The decision by the Lusaka High Court ordering Acting Chief Justice Lombe Chibesakunda to constitute a Tribunal to investigate corruption charges against Minister of Tourism Sylvia Masebo is a milestone in the fight against corruption.
First of all it restores some confidence in the Judiciary. Judge Dominic Sichinga has walked the principle and whatever the outcome of the resultant Tribunal he has stood for justice, and has refused to sweep corruption under the rug of political intimidation.
This is what Zambians expect of the Judiciary.
It is absolutely critical that our judges do justice in a manner that assures the public of their integrity. Without public confidence the judiciary will cease to be an impartial arbiter. It has been said that Justice must be rooted in confidence and that confidence is destroyed when right thinking members of the society doubt the neutrality of the judges. The Judiciary must be above board if it is to play the pivotal role of promoting the rule of law.
It shows that spirited citizens can tackle the powers and principalities that be to seek justice equity and fair play, and more importantly restores confidence in the Judiciary.
If it was not for the spirited effort of one William Harrington, former Minister of Transport, this matter would have died a natural death. People who were victimized would have suffered in their silence because they had no means of questing decisions that were obviously irregular.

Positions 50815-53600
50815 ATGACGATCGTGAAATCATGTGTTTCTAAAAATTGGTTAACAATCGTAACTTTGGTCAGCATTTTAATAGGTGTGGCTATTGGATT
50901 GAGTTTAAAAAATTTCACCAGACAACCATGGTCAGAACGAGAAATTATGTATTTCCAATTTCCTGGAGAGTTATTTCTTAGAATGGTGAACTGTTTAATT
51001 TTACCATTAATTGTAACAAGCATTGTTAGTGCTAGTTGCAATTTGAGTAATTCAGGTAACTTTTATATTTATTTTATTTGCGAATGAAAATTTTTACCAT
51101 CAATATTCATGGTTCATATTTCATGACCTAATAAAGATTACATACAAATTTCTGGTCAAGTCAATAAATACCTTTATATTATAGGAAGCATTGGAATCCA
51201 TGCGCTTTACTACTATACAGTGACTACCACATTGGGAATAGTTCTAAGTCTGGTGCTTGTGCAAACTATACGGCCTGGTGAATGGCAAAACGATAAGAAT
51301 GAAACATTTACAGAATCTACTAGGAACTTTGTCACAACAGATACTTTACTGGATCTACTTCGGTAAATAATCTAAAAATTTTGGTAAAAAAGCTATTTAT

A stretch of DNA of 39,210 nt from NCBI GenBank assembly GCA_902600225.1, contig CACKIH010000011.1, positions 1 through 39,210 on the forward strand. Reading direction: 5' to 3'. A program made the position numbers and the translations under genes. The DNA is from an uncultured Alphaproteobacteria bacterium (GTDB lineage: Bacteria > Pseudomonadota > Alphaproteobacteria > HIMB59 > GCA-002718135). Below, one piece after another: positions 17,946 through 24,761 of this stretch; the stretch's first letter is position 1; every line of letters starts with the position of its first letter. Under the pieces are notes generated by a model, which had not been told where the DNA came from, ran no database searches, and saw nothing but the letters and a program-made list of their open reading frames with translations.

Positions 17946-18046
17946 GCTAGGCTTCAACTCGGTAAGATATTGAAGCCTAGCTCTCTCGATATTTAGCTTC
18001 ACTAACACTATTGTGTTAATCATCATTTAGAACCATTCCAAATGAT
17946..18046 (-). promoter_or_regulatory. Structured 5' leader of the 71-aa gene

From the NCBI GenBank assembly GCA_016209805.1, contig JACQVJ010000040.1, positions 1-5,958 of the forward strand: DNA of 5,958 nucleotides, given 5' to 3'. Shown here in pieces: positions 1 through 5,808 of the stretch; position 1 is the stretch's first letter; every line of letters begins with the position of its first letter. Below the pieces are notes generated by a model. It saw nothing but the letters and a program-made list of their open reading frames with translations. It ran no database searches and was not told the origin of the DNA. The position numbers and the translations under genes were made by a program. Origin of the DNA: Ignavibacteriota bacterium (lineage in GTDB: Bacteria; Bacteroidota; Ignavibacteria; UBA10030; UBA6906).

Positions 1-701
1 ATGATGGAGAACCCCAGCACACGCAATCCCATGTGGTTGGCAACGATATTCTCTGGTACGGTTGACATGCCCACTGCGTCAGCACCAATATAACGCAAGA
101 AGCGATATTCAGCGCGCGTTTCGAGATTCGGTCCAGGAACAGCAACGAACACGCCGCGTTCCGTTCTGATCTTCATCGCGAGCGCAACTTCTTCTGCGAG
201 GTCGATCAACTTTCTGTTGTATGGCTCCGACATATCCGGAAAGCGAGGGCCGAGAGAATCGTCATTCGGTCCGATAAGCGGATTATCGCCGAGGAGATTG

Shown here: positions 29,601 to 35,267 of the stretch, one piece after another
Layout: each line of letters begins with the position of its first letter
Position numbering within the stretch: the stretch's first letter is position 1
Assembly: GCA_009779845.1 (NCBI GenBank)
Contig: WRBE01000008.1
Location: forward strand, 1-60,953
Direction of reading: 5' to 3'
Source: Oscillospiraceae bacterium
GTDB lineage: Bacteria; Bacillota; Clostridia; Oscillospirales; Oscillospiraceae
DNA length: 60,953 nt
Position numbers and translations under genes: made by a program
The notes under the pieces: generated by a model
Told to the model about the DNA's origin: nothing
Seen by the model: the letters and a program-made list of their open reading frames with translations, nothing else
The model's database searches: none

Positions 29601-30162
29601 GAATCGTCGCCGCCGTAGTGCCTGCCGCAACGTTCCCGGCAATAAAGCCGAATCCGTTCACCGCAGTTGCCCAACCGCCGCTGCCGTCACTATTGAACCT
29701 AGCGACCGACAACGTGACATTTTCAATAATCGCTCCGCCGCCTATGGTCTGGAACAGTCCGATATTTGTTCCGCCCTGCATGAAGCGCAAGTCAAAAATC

What is worrying is that the order had to be made against the highest officer in the Judiciary, which is presently embattled. This points to very worrying conclusion about the nature of our judiciary- the intellectual and moral pillar of our democracy.
It is worrying that in this day and age, there should be a few sacred cows who enjoy such political favour as to render the judiciary powerless and impotent.
There are many such irregular decisions that must now be challenged by citizens because the established institutions such as the Anti Corruption Commission, Drug Enforcement Commission and indeed the Police are unable to investigate because of the political profile of those involved.
We have in mind such very clear cases as the Trafigura oil deal where the Zambian people were made to pay US$2 for oil that should have cost a little over US$1.5 at the highest.
There has been no proper explanation for this irregularity and the relevant agencies have failed to investigate and tell the nation why poor Zambians should be so openly exploited. This is truly unforgivable and an unconscionable act of cruelty to the poorest of the poor.
Those who benefitted from this deal must know that it is a matter of time before they are brought to book. They can destroy the books and shred evidence to cover their tracks, but this will not succeed, the truth will come out.
We hope this matter can now be concluded so that all those involved will have closure from an otherwise very frustrating experience.